I immediately texted my buddies “Holy shit! I just hit a big one!” As badly as I wanted to find this deer, I knew I should stay in my stand and give it some time. After an hour, which felt like an eternity, I finally climbed down to look for blood. Right away I found the trail and within 30 minutes, beneath an oak tree, laid the 10-point Ohio bruiser! The next few hours were a flurry of activity and didn’t leave time for much reflection until now.


Final Thoughts

This was my first trip to Ohio, my first buck on public land, my biggest buck, and my first buck taken with a bow. I’ve harvested previous bucks with a rifle and a few does with my bow, and sure, there are bigger deer out there (he gross scored 125). But this deer is more than just a successful harvest. He’s the culmination of lessons learned in the deer woods that will likely stick with me as long as the memory of this hunt does. On this trip I’ve been humbled by nature and failure, only to push forward with positivity and perseverance. This buck taught to me to trust my instincts and to put in the preseason work, even when others aren’t watching. On this trip, I watched up-close, a deer’s most intimate moment of being, the rut, and am grateful they allowed me to be an active participant in their world and not just an observer. The journey to this moment was long and challenging, but in the end, provided me the best deer hunting experience of my life.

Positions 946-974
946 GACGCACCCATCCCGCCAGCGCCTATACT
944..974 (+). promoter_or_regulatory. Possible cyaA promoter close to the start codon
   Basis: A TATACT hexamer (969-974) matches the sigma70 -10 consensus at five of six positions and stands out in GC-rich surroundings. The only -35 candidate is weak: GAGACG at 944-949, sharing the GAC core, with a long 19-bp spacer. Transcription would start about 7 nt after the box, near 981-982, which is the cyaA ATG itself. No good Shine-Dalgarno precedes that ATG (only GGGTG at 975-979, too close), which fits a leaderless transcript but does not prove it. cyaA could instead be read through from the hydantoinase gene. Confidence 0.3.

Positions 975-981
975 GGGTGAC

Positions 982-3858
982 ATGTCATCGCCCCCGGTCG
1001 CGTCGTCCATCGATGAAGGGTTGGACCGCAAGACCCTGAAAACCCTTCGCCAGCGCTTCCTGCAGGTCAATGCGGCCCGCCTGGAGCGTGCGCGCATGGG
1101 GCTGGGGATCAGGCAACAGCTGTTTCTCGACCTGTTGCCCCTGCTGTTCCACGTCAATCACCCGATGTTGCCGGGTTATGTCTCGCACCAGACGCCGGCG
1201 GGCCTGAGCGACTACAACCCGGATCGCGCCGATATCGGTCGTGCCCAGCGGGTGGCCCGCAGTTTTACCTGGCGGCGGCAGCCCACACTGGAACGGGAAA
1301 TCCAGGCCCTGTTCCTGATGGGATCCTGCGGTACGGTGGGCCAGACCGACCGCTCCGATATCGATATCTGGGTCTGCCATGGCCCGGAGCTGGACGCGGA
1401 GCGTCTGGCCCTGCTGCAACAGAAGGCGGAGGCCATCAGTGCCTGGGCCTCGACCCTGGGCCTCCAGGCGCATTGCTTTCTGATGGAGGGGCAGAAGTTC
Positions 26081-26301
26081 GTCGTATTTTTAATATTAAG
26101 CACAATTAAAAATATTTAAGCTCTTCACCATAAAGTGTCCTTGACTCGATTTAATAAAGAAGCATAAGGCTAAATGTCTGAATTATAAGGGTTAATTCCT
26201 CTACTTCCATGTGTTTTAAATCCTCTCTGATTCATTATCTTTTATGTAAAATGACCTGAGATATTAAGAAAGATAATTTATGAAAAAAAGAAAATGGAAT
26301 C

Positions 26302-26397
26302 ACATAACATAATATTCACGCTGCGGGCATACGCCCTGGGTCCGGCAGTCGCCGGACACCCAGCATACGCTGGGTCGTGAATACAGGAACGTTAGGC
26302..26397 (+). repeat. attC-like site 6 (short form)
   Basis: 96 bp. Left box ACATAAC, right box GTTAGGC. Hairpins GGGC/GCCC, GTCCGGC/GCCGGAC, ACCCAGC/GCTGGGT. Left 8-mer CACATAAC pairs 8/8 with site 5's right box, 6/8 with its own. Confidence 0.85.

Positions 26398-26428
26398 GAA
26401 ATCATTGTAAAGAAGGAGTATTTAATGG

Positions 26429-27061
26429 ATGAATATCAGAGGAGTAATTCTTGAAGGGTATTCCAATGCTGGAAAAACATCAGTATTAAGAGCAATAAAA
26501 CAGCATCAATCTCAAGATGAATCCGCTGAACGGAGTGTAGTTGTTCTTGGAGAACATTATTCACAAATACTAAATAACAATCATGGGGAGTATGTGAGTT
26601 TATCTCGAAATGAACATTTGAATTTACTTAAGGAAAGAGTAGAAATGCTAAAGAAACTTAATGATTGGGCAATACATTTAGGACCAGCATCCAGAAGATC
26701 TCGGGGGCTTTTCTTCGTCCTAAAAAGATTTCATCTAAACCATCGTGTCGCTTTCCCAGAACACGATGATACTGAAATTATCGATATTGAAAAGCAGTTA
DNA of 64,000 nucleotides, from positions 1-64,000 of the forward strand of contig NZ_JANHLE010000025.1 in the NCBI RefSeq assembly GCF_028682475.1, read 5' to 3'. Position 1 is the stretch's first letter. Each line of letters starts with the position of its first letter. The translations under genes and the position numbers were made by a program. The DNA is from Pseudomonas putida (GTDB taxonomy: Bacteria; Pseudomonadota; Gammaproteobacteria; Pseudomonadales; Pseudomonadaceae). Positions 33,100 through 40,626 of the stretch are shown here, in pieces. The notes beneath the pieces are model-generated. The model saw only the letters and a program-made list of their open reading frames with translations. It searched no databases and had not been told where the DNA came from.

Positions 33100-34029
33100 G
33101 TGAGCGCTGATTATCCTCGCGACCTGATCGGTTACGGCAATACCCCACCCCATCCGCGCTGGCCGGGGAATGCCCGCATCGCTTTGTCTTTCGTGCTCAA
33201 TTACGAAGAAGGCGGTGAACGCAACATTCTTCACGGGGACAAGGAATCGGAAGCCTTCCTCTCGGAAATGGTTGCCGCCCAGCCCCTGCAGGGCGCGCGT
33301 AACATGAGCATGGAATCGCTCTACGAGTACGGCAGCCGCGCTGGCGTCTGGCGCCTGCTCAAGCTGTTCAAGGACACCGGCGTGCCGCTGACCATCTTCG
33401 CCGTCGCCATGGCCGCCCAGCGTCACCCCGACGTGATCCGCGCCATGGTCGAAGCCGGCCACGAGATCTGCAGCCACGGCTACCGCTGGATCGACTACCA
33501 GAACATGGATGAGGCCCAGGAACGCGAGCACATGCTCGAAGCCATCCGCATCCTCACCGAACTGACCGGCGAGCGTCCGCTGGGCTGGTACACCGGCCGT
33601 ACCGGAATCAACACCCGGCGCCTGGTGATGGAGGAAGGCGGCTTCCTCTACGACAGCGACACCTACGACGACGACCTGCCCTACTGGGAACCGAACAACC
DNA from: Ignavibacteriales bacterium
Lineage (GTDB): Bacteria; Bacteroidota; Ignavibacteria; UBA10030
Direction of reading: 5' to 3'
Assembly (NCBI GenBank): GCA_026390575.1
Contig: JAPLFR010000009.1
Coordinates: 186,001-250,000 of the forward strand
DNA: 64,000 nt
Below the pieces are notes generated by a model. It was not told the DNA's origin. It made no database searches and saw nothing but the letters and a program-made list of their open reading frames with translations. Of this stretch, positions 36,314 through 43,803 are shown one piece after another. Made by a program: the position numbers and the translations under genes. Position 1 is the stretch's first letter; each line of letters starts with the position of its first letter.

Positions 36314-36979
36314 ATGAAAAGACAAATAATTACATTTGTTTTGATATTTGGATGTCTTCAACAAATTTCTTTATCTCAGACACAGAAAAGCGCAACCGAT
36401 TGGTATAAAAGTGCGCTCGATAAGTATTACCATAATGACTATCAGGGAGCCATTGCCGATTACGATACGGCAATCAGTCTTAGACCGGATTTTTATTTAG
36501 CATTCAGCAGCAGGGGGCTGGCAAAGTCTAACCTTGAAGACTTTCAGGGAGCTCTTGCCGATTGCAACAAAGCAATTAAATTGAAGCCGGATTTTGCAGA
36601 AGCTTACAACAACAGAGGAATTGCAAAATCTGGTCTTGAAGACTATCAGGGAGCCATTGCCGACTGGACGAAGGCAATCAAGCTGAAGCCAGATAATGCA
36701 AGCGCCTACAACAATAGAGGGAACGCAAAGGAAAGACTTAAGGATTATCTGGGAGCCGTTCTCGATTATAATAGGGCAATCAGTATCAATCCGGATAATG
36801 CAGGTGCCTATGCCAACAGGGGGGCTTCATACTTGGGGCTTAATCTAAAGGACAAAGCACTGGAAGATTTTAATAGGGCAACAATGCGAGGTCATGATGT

– Clint Campbell, truthfromthestand.com